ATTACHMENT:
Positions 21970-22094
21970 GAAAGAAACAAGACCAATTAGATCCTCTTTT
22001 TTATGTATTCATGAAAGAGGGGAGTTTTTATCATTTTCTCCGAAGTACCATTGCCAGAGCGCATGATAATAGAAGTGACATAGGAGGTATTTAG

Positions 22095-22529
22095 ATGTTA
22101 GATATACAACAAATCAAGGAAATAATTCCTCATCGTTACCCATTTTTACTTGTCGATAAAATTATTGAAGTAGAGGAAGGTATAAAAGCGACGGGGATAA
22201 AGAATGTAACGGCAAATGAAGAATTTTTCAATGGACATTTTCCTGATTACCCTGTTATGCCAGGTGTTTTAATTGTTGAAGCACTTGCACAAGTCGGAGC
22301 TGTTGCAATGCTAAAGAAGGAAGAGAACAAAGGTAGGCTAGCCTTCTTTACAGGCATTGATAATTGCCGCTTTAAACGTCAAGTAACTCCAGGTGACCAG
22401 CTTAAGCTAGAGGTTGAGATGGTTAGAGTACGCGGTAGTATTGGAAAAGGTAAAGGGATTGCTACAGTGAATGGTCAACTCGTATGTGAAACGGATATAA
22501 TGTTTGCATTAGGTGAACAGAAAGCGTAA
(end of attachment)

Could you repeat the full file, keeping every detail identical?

Positions 21970-22094
21970 GAAAGAAACAAGACCAATTAGATCCTCTTTT
22001 TTATGTATTCATGAAAGAGGGGAGTTTTTATCATTTTCTCCGAAGTACCATTGCCAGAGCGCATGATAATAGAAGTGACATAGGAGGTATTTAG

Positions 22095-22529
22095 ATGTTA
22101 GATATACAACAAATCAAGGAAATAATTCCTCATCGTTACCCATTTTTACTTGTCGATAAAATTATTGAAGTAGAGGAAGGTATAAAAGCGACGGGGATAA
22201 AGAATGTAACGGCAAATGAAGAATTTTTCAATGGACATTTTCCTGATTACCCTGTTATGCCAGGTGTTTTAATTGTTGAAGCACTTGCACAAGTCGGAGC
22301 TGTTGCAATGCTAAAGAAGGAAGAGAACAAAGGTAGGCTAGCCTTCTTTACAGGCATTGATAATTGCCGCTTTAAACGTCAAGTAACTCCAGGTGACCAG
22401 CTTAAGCTAGAGGTTGAGATGGTTAGAGTACGCGGTAGTATTGGAAAAGGTAAAGGGATTGCTACAGTGAATGGTCAACTCGTATGTGAAACGGATATAA
22501 TGTTTGCATTAGGTGAACAGAAAGCGTAA